With the optional 215bhp Sports Kit fitted it’s a whole different animal. With its extra revs it accelerates harder than any road-going superbike, but the V4 motor still manages to be easy to control and sounds just like the factory bike at full song. With its race pipe fitted it produces an ear-splitting 116db and spits on the overrun when the engine braking electronics are doing their thing.

The engine has the same diminutive dimensions as the old 2007-2011 800cc RC212V motor and features sand-cast aluminium crank cases, composite nickel-plated bores, carbon fibre airbox, titanium conrods and valves, just like the factory RC213V. Unlike the racer the motor doesn’t have pneumatic valves, but runs a conventional valve spring set-up like last year’s customer RCV1000R.

Honda RC213V-S ridden on road

Unlike the factory machine the road bike doesn’t have a seamless-shift gearbox, but uses the same conventional cassette-type gearbox, taken from last year’s RCV1000R ‘Open’ bike. It has an assist and slipper clutch, giving a light feel at the lever and controls rear wheel hop during aggressive downshifts.

Reliability & build quality

Next up: Value
5 out of 5 (5/5)

Build quality is exceptional and in road trim the RC213V-S has the same 4000-mile service intervals as any other road-going Honda. But with the Sports Kit fitted you need to check the motor every 3000km.

The vast majority of RC213V-S models sold have been added to personal collections of well-heeled enthusiasts and will probably never turn a wheel. Others were bought by privateer road racing teams to be used at events like the Macau GP and so reliability in any normal sense isn't really an issue.

Honda RC213V-S rear wheel and exhaust

Value vs rivals

Next up: Equipment
4 out of 5 (4/5)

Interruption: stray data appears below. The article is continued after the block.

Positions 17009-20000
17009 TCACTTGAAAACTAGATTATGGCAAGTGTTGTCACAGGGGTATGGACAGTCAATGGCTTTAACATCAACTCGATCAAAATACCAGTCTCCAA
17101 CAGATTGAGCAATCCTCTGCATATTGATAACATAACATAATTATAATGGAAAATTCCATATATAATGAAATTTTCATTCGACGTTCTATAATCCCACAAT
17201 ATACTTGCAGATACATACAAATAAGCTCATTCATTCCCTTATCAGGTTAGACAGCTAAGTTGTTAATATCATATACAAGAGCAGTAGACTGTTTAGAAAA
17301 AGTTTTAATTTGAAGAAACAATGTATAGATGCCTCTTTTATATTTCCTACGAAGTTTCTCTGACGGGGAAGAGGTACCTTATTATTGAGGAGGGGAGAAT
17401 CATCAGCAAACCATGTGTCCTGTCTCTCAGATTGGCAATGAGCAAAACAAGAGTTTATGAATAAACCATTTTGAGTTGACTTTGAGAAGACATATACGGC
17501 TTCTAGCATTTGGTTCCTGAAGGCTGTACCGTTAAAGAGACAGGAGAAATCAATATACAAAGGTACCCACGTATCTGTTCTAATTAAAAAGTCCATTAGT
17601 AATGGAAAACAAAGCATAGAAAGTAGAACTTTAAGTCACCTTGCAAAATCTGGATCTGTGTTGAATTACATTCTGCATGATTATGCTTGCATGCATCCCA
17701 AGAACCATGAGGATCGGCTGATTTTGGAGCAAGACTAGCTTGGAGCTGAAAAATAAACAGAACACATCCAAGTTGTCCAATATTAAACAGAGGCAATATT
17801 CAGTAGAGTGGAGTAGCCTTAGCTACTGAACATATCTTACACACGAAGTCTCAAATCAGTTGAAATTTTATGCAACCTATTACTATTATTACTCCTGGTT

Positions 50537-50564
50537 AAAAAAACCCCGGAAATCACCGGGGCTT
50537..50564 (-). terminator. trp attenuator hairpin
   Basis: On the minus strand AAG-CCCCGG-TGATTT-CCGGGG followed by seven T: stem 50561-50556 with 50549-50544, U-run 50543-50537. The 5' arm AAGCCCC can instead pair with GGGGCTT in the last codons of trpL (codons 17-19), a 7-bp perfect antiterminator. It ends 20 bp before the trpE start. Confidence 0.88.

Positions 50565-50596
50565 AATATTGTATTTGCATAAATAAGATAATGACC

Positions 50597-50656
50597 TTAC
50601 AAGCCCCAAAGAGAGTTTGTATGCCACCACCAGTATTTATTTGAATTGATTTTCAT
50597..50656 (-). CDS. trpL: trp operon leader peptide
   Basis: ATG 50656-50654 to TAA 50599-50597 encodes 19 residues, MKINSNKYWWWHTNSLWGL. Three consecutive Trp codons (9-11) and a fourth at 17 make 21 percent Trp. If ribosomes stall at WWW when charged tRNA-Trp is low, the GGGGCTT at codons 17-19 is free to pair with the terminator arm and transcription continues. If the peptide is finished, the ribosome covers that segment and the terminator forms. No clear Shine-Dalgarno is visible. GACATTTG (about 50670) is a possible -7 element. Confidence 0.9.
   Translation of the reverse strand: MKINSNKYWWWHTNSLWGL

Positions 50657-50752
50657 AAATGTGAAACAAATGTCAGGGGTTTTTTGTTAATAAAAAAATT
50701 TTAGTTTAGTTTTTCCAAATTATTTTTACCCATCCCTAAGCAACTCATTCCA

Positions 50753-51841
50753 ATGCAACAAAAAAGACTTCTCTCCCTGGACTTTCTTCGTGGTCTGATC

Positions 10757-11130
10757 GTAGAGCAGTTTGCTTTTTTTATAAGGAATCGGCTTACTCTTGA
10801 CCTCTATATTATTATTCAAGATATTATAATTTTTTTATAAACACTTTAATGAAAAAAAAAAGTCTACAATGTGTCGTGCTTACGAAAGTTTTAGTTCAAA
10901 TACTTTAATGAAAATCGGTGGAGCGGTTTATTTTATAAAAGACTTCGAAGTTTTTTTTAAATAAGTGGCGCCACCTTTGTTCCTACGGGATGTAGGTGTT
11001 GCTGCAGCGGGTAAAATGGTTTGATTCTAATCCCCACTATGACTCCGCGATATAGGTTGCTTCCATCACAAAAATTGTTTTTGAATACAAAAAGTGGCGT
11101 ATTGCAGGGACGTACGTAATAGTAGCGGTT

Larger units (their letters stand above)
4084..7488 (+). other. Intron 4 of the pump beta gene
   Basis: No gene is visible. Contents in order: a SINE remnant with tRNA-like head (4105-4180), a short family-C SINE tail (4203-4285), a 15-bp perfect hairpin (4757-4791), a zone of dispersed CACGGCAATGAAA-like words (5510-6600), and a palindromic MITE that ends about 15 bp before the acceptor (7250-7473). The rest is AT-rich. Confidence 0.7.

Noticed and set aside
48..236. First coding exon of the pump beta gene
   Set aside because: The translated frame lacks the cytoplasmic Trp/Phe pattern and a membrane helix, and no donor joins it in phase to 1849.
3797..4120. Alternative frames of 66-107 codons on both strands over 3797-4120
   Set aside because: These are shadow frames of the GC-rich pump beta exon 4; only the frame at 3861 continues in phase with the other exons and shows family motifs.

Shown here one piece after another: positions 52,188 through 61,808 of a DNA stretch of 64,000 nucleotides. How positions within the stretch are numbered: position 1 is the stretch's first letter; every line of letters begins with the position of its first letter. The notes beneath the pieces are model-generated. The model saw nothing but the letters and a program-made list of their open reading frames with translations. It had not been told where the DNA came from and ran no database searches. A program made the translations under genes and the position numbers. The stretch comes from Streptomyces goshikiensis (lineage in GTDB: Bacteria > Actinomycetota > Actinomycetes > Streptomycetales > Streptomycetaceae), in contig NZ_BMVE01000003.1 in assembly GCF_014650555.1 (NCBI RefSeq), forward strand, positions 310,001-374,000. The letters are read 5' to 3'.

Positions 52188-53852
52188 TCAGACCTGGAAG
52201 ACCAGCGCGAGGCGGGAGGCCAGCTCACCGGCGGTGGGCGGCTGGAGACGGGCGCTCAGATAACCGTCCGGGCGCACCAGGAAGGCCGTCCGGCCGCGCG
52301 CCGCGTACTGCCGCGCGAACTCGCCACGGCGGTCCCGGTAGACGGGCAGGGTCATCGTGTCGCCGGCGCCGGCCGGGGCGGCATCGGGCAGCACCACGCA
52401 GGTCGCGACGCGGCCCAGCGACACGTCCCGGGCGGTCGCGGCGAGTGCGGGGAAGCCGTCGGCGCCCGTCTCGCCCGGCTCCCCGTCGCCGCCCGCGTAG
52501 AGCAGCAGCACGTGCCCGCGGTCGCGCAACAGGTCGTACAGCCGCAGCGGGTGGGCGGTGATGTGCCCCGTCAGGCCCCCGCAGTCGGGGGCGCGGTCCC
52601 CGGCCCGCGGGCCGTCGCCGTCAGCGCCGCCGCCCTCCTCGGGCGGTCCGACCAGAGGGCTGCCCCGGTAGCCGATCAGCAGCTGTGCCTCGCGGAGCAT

The RC213V-S isn’t cheap but that doesn’t mean that it isn’t good value for money. The bike is very close to the ‘Open Class’ RCV1000R that was raced in 2014 by Scott Redding and Nicky Haydon. Those bikes cost €1,000,000 to lease and the same again to run. Think of the RC213V-S in those terms and, yes, it’s expensive but not overpriced.

From here, everything else seems compromised in some way and that includes greats like the Ducati Desmosedici RR, Kawasaki H2, Ducati Superleggera, Yamaha R1M and Aprilia RSV4 RF. I’m not sure how that makes me feel, happy or sad.

Crated Honda RC213V-S becomes most expensive Japanese bike ever sold at auction

The bike is still in its original shipping crate

A Honda RC213V-S still in its original shipping crate has become the most expensive Japanese bike ever sold at auction – fetching a whopping total sales price of £182,500.

The 2016 road-legal MotoGP replica has never been ridden and has just one mile on the clock, with no signs of wear or damage to be seen.

The auction was hosted by online auction house Collecting Cars and amassed 63 eager bids before selling on 14 December 2021.

Honda RC213V-S shipping crate

Founder of Collecting Cars, Edward Lovett, said: “We are proud to have achieved yet another world-record sales price – this time for an incredible road-legal MotoGP that will be a jewel in the new owner’s collection.”